Machiavelli’s Motives

Misinterpretations of Machiavelli: An Abstract Summary

Nicolo Machiavelli’s The Prince is a centuries-old work that has been interpreted and reinterpreted from various viewpoints since it was originally written and published in Italy. There are a few different schools of thought that have been dominant throughout the years; these will be presented in this examination of The Prince in order to demonstrate the lack of understanding and misinterpretation often attributed to Machiavelli’s work.

Erica Benner, a fellow in Political Philosophy at Yale, believes that Machiavelli can be interpreted correctly only through an understanding of the author’s use of irony and rhetoric. In her article “Machiavelli’s Ironies: The Language of Praise and Blame in The Prince she notes that the text was originally considered ironic, and was not considered a formula for political success. Additionally, Benner comments on Machiavelli’s intention that state leaders cannot be as open with the public as they are in private governance, indicating the difference between public actions and private actions. Benner’s recently published book Machiavelli’s Prince: A New Reading takes an entirely different tack on textual interpretation, establishing code words that Machiavelli uses in order to veil the true meaning of his words. While this tactic has been employed throughout the history of political writings, Benner presents no proof that her point is truly valid in the case of Machiavelli.

Safwan Shabab refuses to approach The Prince from an ironic or hidden meaning point of view, bucking the current trends in political and philosophical thought. Instead, Shabab interprets Machiavelli’s writing as indicative of the political climate between the Italian city-states at the time, and the requirement of cruelty as a necessary tool in governance. Marie Gaille-Nikodimov, a French translator and author of Seeking Real Truths: Multidisciplinary Perspectives on Machiavelli, interprets his works from various historical and literary perspectives, reinforcing the political instability of the times and their effects on Machiavelli’s work. Corrado Vivanti’s position on Machiavelli’s life is much closer to the truth, and his book Machiavelli: An Intellectual Biography, strikes a chord while it attempts to reconstruct the political climate in Florence and of the Medici ruling party (Vivanti).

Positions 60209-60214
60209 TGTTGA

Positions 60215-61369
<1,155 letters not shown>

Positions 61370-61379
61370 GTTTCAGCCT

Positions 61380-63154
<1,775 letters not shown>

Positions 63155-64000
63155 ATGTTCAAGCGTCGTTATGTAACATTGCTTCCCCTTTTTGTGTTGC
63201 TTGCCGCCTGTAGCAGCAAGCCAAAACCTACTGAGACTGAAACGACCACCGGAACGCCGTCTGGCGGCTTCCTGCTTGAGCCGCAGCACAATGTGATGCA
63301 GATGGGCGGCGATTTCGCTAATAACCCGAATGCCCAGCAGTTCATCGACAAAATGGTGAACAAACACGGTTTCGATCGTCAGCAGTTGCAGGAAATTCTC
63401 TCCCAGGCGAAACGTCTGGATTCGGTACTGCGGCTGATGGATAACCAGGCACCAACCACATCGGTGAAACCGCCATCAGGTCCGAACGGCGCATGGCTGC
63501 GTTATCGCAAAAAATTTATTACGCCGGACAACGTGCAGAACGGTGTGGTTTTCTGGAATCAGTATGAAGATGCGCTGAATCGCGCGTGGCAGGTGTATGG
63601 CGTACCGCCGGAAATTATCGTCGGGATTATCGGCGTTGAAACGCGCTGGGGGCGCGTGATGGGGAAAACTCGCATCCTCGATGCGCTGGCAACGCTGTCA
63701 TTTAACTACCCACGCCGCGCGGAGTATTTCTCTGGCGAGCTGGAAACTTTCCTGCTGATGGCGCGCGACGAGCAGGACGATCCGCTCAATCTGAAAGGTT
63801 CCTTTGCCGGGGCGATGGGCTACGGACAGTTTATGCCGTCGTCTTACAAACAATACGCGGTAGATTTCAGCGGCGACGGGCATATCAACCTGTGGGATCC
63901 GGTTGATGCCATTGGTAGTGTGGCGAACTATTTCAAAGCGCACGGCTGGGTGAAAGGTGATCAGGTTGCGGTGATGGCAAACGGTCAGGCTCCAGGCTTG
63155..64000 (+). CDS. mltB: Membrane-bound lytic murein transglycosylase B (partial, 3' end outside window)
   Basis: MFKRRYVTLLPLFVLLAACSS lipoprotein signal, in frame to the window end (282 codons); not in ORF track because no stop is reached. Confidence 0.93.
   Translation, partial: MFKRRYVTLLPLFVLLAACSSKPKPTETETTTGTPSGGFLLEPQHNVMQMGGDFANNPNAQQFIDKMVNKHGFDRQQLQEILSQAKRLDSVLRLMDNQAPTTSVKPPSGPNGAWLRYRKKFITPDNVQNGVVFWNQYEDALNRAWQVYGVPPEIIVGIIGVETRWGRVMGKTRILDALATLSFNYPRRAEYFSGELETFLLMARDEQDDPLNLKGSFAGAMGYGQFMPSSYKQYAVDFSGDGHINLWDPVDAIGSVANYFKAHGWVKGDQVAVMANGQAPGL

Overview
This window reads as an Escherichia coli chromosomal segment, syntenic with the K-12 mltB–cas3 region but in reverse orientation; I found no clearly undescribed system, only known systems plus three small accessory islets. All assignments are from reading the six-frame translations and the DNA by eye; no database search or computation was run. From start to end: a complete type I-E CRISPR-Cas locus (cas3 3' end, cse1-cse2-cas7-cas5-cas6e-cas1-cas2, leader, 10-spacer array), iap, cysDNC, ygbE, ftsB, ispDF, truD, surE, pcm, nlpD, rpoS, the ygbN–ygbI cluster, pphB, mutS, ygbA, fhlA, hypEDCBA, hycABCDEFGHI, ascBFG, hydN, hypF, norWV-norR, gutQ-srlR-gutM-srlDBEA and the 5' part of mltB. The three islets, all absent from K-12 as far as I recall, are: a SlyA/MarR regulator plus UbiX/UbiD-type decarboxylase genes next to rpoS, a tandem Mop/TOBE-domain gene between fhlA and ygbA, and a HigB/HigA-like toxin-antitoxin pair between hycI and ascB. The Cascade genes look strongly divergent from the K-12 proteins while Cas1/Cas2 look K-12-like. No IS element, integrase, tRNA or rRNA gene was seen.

James O. Ward came even closer to the truth in his article for the journal California Italian Studies, affording it no quarter in political theory. Ward feels that it is simply a critique of the leaders of the warring Italian city-states of the time, indicating its veiled wording and inferences. Since the text has been considered ironic since the time it was written, none of these interpretations add much to our modern-day interpretation of Machiavelli’s The Prince, and without speaking directly to him we must draw upon other disciplines in order to interpret his text. However, Machiavelli’s life speaks to the reader more clearly than his writings, in many cases and, although also open to interpretation, actions often speak louder than words. Such is the case with Machiavelli.

Despite these subjective interpretations of Machiavelli’s work, there is a sort of confusion that surrounds The Prince, and this is indicative of Machiavelli’s failed career as a diplomat. His efforts were always below par, and indeed, his superiors eventually placed him in a position of mere commentary instead of a position of action. His diplomatic skills were untrained, unsure, and unsteady, a disguise that capable (though cruel) leaders were able to discern easily. While The Prince can be interpreted as an insider’s view of the politics of the 14th and 15th centuries, its blueprint for today’s political endeavors is not very useful. Machiavelli’s work could almost be considered a memoir of sorts, seen through the lens of a participant in the political system of the time. Ironies and code words aside, Machiavelli’s The Prince is only a story of his experiences and life. With that said, Nicolo Machiavelli did not know how to reconcile his life as a scholar with his previous life as a diplomat, resulting in the muddy misconceptions of his life’s works. Machiavelli’s thoughts, unclear to himself, are clear when interpreted in the light of ruler and ruled: he did not believe in the political system that dominated and dictated his life, causing constant upheaval and reevaluation of his moral beliefs.

Smaldonado

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